ARLINGTON - The big news at the new Dallas Cowboys stadium last week was the awarding of the 2014 men's basketball Final Four.
While all eyes were on college basketball, NFL officials were in Dallas, Fort Worth and Arlington to scout sites for Super Bowl XLV events, said host committee president Bill Lively.
"They are beginning pilgrimages to begin to look at venues," he said. "They are looking to see where they are going to put the NFL Experience and headquarters hotel."
The Dallas Convention Center is thought to be the only indoor site large enough for the NFL Experience, a football-themed museum and carnival. It's usually outdoors in warm-weather areas, such as Arizona and Florida.
The competitors for the NFL headquarters are the Sheraton, the Hilton Anatole, the Hyatt Regency, all in Dallas, and the Gaylord Texan in Grapevine.
While planning for the 2011 Super Bowl continues, some optimistic brokers are already peddling tickets for that game.
Austin-based TicketCity is offering on its Web site as many as 10 upper-deck end zone seats that can be reserved for $3,350 each. That drew a big chuckle from NFL spokesman Greg Aiello.
"No tickets have been printed, let alone distributed," he said.
Zach Anderson, vice president for marketing at TicketCity, said this is standard practice among ticket brokers. He said his company has been in business for 20 years and has an extensive network of suppliers.
Although Mr. Anderson said he couldn't guarantee specific sections for Super Bowl XLV, he's confident TicketCity will be able to get tickets in the areas advertised. He said the prices are likely to fluctuate during the next two years.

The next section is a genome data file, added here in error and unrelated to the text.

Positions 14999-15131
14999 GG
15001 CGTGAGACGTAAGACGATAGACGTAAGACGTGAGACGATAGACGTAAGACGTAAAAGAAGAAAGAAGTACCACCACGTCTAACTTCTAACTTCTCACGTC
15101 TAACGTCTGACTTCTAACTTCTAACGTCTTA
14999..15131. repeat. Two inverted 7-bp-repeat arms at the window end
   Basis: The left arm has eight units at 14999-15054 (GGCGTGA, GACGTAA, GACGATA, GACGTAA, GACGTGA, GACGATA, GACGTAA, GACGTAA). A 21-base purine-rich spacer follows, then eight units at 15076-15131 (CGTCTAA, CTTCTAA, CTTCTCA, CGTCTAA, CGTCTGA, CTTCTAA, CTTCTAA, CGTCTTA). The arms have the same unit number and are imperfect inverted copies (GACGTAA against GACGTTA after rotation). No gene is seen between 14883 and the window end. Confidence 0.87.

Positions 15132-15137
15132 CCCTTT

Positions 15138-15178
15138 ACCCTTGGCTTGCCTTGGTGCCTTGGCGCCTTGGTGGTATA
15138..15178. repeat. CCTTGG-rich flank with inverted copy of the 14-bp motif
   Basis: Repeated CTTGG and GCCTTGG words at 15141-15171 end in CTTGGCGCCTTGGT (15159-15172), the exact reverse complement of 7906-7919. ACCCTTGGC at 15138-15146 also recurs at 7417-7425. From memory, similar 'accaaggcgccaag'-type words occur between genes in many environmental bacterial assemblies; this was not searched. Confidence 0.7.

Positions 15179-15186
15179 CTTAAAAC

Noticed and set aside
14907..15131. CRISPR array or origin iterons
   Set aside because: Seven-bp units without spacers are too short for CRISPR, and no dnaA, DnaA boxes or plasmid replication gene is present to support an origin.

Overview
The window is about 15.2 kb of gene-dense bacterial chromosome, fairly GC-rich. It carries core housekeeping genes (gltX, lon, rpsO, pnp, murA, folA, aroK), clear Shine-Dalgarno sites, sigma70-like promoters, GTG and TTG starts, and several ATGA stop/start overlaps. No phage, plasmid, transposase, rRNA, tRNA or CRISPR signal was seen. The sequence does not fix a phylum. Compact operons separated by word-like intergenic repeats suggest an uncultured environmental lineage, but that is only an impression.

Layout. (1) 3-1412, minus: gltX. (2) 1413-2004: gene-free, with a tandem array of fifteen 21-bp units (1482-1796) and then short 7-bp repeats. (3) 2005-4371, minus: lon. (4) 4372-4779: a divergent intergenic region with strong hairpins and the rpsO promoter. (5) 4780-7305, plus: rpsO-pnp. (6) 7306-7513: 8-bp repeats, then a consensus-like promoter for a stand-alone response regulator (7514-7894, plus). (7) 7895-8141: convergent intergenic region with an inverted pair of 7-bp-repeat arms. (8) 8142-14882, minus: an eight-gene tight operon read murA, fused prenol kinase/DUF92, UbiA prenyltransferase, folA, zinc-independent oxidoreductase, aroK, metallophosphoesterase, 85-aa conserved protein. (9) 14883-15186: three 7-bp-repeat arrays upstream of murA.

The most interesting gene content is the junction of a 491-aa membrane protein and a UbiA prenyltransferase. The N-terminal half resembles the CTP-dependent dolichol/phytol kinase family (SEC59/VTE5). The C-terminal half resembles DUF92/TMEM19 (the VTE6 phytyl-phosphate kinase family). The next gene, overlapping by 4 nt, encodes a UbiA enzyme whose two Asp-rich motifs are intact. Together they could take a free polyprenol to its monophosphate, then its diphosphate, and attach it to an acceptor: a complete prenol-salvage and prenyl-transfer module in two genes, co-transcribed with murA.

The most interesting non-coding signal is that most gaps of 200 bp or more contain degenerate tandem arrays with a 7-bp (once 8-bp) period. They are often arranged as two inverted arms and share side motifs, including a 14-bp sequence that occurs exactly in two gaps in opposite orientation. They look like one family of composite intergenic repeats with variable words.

TicketCity received negative publicity this year when the Texas attorney general sued the company for alleged deceptive trade practice.
The lawsuit said the company tried to sell tickets to this summer's opening ceremony for the Beijing Olympics even though the firm didn't have the tickets. The company also failed to live up to its 200 percent refund if it couldn't get the tickets, according to the lawsuit.
Mr. Anderson said he couldn't comment about the lawsuit but said he hoped it would be cleared up soon. He told The New York Times in July - before the lawsuit was filed - that the tickets might have been listed on his site by a supplier, and that would have been a mistake. He told The Times that TicketCity wasn't trying to sell tickets to the opening ceremonies.
Last week, workers started installing translucent panels on the west side of the stadium roof. The material is thick enough to keep out rain, but it also allows natural light to filter into the stadium. The team is about to start the above ground work on the west end zone plaza, which will include decorative paving and landscaping.